If I have been holding onto to an unhappy memory for many years, then that sad story has become a familiarity, and mostly, we don’t like losing what we consider to be ‘ours’. Even applying fresh eyes to a situation can feel somehow traitorous to our sense of self. But at the same time, I recognised that feeling this level of sadness over something that I cannot change does not lead to happy! Events, I reasoned, can’t be changed, but maybe my thoughts about them can. So I proceeded. Cautiously.

Throughout my teenage years, I experienced anxiety, manifesting into the form of panic attacks. At the time these were scary, isolating and I felt that nothing, not even my own body, could be trusted. I lived in this state for a long time, and went through the usual channels of medication and therapy, but never seemed to make any genuine progress. This I can relay as a sad story. However looking at this as an adult, I can apply a whole new set of parameters. I experienced the anxiety because of the environment I was in, and I didn’t have the confidence or vocabulary to be able to express my needs. It wasn’t anxiety I was suffering from, it was repressed anger, rage at the situations that I was unable to control. And then perhaps the hardest bit of looking back on these memories. What have I gained from these experiences?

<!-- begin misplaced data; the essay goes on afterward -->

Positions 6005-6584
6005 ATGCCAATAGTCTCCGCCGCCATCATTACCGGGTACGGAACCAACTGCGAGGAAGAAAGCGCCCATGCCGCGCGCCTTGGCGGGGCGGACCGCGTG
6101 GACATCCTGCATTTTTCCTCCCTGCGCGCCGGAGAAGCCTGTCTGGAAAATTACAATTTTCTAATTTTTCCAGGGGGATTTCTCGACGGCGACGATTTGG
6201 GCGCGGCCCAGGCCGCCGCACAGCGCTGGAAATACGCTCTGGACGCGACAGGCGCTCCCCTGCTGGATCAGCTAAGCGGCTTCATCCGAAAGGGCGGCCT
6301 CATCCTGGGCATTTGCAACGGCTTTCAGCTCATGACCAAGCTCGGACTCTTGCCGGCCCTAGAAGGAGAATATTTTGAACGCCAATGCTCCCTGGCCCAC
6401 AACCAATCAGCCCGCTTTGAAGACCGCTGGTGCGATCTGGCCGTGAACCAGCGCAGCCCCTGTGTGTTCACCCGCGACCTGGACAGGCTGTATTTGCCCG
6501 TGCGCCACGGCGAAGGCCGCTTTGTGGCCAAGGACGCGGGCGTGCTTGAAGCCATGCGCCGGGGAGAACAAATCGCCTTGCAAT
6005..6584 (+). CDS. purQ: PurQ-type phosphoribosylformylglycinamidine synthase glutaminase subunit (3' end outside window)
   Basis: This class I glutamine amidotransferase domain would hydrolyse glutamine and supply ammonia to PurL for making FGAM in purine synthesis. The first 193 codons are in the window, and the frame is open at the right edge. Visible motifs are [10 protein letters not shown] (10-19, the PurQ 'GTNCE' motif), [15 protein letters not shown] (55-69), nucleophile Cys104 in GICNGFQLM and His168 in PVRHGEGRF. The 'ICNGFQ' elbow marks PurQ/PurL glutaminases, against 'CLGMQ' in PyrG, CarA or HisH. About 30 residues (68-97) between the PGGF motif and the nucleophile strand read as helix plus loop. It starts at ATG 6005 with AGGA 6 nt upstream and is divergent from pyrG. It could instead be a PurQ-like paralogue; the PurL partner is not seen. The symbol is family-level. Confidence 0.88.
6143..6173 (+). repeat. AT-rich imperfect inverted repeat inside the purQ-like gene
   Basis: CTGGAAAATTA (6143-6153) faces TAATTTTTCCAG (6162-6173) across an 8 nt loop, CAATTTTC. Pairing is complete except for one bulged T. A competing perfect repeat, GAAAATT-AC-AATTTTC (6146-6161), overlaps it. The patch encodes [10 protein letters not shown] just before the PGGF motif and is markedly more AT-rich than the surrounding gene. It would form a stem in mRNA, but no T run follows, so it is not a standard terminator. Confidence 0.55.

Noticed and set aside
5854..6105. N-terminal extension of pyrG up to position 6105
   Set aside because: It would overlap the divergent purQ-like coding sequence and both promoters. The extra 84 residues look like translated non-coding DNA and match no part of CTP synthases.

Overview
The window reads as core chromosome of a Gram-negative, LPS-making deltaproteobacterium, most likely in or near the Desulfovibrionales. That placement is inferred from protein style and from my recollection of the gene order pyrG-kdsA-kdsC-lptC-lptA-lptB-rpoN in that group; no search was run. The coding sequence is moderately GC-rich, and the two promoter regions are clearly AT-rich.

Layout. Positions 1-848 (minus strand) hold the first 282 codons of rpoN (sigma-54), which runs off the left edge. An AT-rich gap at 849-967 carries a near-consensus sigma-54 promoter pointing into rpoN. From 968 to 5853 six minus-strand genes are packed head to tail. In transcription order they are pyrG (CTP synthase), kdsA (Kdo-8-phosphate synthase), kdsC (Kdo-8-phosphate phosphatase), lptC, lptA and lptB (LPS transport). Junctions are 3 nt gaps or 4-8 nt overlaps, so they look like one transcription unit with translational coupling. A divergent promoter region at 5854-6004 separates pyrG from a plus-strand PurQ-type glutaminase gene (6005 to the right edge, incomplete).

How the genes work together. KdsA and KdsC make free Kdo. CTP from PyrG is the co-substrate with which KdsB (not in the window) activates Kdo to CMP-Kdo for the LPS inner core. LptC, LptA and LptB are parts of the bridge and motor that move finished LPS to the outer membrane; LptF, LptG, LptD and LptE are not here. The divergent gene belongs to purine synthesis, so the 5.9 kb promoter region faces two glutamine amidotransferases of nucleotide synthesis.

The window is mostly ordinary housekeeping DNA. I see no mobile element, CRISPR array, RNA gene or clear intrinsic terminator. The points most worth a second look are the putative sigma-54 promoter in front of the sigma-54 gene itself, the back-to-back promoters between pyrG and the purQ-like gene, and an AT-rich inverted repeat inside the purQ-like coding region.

I am compassionate with those around me, and I understand that what a person is trying to express is not always the words that they say. Language can become muddy sometimes. I have also learned that to confidently express my needs is a truly empowering thing and I am utterly allowed to do that.

Sometimes it feels that a situation will just keep reoccurring until I work out what I can gain from it. Which feels quite frustrating for the most part, but if I can learn from things that have hurt me, maybe I can let them go. And that feels enlightening.

Do I experience anxiety as an adult? On occasion, absolutely, but as a weekly or monthly feature, absolutely not. For me, recognising and understanding the causes of my anxiety was the first stage, but then learning to let go of the memories that I held so dearly was quite another, a much more difficult challenge. We choose the weight that we want to carry with us.

Map Point. What am I carrying that is no longer serving me?